I'm trying to understand what is the unix command !$.

For example, I know that the command !1 is used to run the history command number 1.

It seems like !$ runs the last command typed in the bash.

For example if I wrote mv folder12 folder123 and then I would write cd !$ I would actually preform cd folder123.

Is it correct that !$ runs the last command typed in the bash?


!$ matches the last argument of the previous command.

From man bash

yank-last-arg (M-., M-_)

Insert the last argument to the previous command (the last word of the previous history entry). With an argument, behave exactly like yank-nth-arg. Successive calls to yank-last-arg move back through the history list, inserting the last argument of each line in turn. The history expansion facilities are used to extract the last argument, as if the "!$" history expansion had been specified.


$ vi a
$ ls -l !$ # expands to "ls -l a"
-rw-rw-r-- 1 me me 30 18 abr.  22:00 a

See also What is your single most favorite command-line trick using Bash?:

I'm a fan of the !$, !^ and !* expandos, returning, from the most recent submitted command line: the last item, first non-command item, and all non-command items. To wit (Note that the shell prints out the command first).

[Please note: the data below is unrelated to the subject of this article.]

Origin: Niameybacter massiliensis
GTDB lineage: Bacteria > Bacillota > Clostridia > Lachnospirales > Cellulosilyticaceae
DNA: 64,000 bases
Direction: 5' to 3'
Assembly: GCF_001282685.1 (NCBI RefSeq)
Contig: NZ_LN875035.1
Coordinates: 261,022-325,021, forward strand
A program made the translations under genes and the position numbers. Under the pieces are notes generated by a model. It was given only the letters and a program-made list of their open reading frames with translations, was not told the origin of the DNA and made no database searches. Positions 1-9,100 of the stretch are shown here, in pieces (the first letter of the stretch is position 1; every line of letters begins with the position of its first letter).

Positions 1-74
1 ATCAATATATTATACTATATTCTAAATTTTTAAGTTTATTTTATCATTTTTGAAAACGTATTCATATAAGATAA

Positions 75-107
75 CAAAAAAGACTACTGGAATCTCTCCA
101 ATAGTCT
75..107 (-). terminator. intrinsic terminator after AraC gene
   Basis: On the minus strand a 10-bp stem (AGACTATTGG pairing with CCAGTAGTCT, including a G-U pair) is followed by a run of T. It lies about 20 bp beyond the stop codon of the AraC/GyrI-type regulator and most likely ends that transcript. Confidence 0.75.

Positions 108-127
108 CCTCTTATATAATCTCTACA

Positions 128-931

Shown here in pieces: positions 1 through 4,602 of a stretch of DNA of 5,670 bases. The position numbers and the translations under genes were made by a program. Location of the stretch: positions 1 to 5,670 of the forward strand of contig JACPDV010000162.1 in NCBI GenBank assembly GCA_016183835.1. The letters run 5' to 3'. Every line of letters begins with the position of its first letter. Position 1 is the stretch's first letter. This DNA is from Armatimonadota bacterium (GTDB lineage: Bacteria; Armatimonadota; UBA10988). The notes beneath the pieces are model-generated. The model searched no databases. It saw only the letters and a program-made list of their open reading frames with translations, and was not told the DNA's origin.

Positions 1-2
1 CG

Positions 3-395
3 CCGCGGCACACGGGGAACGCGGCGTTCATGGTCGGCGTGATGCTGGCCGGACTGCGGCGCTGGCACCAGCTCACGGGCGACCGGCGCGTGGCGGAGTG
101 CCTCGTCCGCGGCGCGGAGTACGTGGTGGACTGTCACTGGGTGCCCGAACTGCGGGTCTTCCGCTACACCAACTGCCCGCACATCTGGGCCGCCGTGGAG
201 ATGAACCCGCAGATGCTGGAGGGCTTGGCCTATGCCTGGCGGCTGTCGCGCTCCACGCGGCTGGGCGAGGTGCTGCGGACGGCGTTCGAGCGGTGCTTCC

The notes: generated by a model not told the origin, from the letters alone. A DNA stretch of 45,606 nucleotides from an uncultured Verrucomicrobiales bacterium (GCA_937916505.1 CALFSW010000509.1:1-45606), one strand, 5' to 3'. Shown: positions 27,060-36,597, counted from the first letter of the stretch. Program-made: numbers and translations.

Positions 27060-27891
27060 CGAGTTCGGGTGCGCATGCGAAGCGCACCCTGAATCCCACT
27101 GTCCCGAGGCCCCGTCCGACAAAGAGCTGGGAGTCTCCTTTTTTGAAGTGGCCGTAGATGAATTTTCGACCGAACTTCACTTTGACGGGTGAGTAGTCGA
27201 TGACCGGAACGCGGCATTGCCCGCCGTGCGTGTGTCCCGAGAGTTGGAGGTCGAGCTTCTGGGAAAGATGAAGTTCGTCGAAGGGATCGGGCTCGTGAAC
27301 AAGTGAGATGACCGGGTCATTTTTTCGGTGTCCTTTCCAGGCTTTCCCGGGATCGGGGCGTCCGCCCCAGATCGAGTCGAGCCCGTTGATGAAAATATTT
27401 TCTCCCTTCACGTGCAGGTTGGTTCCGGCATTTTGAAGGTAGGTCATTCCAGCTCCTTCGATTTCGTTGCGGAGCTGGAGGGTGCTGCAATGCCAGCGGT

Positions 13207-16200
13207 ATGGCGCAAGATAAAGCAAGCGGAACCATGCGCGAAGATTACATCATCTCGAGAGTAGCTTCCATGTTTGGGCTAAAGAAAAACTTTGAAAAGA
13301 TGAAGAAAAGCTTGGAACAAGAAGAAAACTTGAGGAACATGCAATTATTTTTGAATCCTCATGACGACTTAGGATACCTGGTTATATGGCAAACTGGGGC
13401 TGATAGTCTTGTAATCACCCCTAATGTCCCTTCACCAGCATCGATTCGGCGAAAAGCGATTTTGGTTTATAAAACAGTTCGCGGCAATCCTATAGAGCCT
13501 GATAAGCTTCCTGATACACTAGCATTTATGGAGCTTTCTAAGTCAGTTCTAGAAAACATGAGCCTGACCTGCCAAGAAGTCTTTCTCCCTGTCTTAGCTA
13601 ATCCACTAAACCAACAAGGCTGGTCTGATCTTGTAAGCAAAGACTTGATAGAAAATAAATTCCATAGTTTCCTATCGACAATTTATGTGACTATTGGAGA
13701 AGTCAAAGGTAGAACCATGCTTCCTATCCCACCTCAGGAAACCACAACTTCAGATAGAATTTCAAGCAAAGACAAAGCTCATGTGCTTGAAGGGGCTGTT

And also a good reading: The Definitive Guide to Bash Command Line History.

  • So to answer the last question, !$ runs the last command only if it did not take any argument. – tux3 Apr 20 '15 at 19:12
  • Though M-. might be a better one to learn if you have to pick just one. It copies the last argument of the previous command for editing. – tripleee Apr 20 '15 at 19:13
  • @tux3 no, !$ is the last argument to the previous command – Eric Renouf Apr 20 '15 at 19:26
  • 1
    @EricRenouf If there was a single command with no argument, it will expand to that command. Try it. – tux3 Apr 20 '15 at 19:27
  • 1
    @tux3 I had not read carefully enough, sorry – Eric Renouf Apr 20 '15 at 19:30

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